Quantum simulations on the physics of quasi-two-dimensional electronics systems for device applications




Wu, Xian (Ph. D. in electrical and computer engineering)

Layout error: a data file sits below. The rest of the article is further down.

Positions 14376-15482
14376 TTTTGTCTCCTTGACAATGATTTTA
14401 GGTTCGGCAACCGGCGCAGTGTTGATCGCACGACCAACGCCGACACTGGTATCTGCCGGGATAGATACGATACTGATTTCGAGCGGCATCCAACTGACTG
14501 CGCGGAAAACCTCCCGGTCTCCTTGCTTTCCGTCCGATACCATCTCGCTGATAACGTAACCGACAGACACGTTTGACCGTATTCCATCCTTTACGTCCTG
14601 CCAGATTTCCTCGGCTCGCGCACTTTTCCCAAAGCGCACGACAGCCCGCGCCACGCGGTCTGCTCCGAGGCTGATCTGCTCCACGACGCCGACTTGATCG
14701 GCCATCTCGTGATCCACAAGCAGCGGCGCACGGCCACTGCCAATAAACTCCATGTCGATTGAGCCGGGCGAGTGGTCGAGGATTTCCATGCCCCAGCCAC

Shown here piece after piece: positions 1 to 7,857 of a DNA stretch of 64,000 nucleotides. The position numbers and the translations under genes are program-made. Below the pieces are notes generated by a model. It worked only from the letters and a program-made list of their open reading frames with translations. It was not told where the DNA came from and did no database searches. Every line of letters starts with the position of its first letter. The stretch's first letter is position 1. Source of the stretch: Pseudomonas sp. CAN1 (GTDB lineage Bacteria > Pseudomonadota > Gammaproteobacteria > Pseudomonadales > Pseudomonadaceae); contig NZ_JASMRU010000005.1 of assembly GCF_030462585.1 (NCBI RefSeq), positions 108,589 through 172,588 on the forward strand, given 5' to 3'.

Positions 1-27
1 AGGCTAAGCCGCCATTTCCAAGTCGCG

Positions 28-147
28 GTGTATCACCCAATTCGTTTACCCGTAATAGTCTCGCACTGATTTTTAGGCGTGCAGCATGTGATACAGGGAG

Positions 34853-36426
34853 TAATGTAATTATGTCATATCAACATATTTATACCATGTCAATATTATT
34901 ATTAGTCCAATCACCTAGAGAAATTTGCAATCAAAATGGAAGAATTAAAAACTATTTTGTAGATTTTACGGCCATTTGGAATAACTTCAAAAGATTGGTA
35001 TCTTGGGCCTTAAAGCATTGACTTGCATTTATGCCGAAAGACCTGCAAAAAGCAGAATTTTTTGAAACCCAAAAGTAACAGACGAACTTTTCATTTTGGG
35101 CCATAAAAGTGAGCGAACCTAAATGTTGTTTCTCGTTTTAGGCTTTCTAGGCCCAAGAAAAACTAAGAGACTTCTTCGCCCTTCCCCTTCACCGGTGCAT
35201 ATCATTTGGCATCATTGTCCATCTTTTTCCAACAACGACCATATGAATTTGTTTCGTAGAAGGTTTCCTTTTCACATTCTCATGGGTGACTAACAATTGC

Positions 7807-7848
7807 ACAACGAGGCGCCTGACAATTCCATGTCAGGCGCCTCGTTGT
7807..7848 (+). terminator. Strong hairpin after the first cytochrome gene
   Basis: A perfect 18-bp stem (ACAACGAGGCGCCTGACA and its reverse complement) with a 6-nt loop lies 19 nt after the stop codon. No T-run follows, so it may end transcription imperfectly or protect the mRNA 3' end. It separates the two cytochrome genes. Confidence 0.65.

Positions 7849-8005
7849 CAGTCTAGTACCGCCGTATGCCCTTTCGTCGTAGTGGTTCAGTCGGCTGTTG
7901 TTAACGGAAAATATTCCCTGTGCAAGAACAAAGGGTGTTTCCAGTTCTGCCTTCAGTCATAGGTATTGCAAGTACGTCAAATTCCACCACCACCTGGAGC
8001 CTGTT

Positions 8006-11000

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The underlying physics of various quasi-two-dimensional (quasi-2D) electronics systems and associated quantum effects is studied using numerical simulations based on quantum mechanical theories. These systems and effects are the foundation for novel devices that potentially could outperform the CMOS devices for particular or general applications in the long term. The single-electron resonant tunneling in the double-monolayer transition metal dichalcogenide (TMD) system is the basis of the proposed interlayer tunnel field-effect transistor (ITFET). I simulate this system using a quantum transport method with a multiband model for the TMD material. Gate-controllable interlayer tunneling peaks are presented suggesting the theoretical feasibility of realizing TMD-based ITFETs. The spatially-indirect exciton condensation in a bulk double-monolayer TMD system is then studied under equilibrium condition. The operation of the proposed bilayer pseudospin field-effect transistor (BiSFET) and the bilayer pseudospin junction transistor (BiSJT) relies on the existence of this many-body quantum effect. Using the self-consistent Hartree-Fock approximation, I simulate the formation of the exciton condensates and study the dependence of the condensation strength on various parameters. Based on the equilibrium exciton condensate properties, I subsequently study the current-voltage characteristics of a voltage-biased four-terminal double-monolayer TMD system with the presence of the exciton condensates in this energy gapped (in contrast to previously considered graphene) system using quantum transport simulations. The potential of and possible issues with pseudospin devices based on this system are addressed. Approaches to experimentally verify the formation of the exciton condensates are also suggested. Finally, I study the current-phase relation (CPR) in a multiterminal Josephson junction (MT-JJ) system with 2D semiconductor layer as the weak link. Quantum simulations based on the BCS mean-field theory are conducted. The simulation results suggest a simplified macroscopic model to describe the CPR. Using this simplified model, I study a current-biased MT-JJ system, and illustrate the possibility for, e.g., gain/fan-out in appropriately designed MT-JJs. Such MT-JJs potentially could be adapted to design ultra-low-power current-controlled transistors in cryogenic computing with circuits operating at voltages on the scale of superconducting energy gap divided by the electron charge e


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